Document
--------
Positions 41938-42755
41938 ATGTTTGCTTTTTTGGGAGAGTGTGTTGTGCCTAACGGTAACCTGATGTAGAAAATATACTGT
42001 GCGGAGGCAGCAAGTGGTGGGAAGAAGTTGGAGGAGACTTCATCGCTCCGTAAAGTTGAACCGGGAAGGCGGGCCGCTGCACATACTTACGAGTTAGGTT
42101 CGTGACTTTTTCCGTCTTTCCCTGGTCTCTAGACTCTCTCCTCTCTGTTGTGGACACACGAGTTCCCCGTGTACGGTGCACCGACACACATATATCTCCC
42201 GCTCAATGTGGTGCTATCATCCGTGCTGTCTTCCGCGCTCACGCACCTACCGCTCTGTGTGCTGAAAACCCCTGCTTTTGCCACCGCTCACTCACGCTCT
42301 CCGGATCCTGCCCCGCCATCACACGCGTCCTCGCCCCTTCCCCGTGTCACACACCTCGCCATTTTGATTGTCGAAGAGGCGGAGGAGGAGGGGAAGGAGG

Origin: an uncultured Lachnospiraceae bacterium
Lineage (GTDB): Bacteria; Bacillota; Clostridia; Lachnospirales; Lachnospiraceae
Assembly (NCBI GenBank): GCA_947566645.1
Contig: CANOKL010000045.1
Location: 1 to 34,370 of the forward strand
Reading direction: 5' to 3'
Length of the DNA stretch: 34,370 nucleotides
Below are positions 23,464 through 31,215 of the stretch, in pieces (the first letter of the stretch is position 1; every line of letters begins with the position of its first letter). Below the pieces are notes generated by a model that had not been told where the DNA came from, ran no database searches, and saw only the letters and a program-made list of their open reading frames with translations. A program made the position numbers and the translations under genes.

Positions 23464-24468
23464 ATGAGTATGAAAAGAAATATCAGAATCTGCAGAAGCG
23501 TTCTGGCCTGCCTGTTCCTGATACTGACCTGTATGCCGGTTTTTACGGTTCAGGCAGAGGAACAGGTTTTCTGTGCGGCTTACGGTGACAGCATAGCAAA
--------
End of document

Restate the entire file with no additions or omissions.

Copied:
Positions 41938-42755
41938 ATGTTTGCTTTTTTGGGAGAGTGTGTTGTGCCTAACGGTAACCTGATGTAGAAAATATACTGT
42001 GCGGAGGCAGCAAGTGGTGGGAAGAAGTTGGAGGAGACTTCATCGCTCCGTAAAGTTGAACCGGGAAGGCGGGCCGCTGCACATACTTACGAGTTAGGTT
42101 CGTGACTTTTTCCGTCTTTCCCTGGTCTCTAGACTCTCTCCTCTCTGTTGTGGACACACGAGTTCCCCGTGTACGGTGCACCGACACACATATATCTCCC
42201 GCTCAATGTGGTGCTATCATCCGTGCTGTCTTCCGCGCTCACGCACCTACCGCTCTGTGTGCTGAAAACCCCTGCTTTTGCCACCGCTCACTCACGCTCT
42301 CCGGATCCTGCCCCGCCATCACACGCGTCCTCGCCCCTTCCCCGTGTCACACACCTCGCCATTTTGATTGTCGAAGAGGCGGAGGAGGAGGGGAAGGAGG

Origin: an uncultured Lachnospiraceae bacterium
Lineage (GTDB): Bacteria; Bacillota; Clostridia; Lachnospirales; Lachnospiraceae
Assembly (NCBI GenBank): GCA_947566645.1
Contig: CANOKL010000045.1
Location: 1 to 34,370 of the forward strand
Reading direction: 5' to 3'
Length of the DNA stretch: 34,370 nucleotides
Below are positions 23,464 through 31,215 of the stretch, in pieces (the first letter of the stretch is position 1; every line of letters begins with the position of its first letter). Below the pieces are notes generated by a model that had not been told where the DNA came from, ran no database searches, and saw only the letters and a program-made list of their open reading frames with translations. A program made the position numbers and the translations under genes.

Positions 23464-24468
23464 ATGAGTATGAAAAGAAATATCAGAATCTGCAGAAGCG
23501 TTCTGGCCTGCCTGTTCCTGATACTGACCTGTATGCCGGTTTTTACGGTTCAGGCAGAGGAACAGGTTTTCTGTGCGGCTTACGGTGACAGCATAGCAAA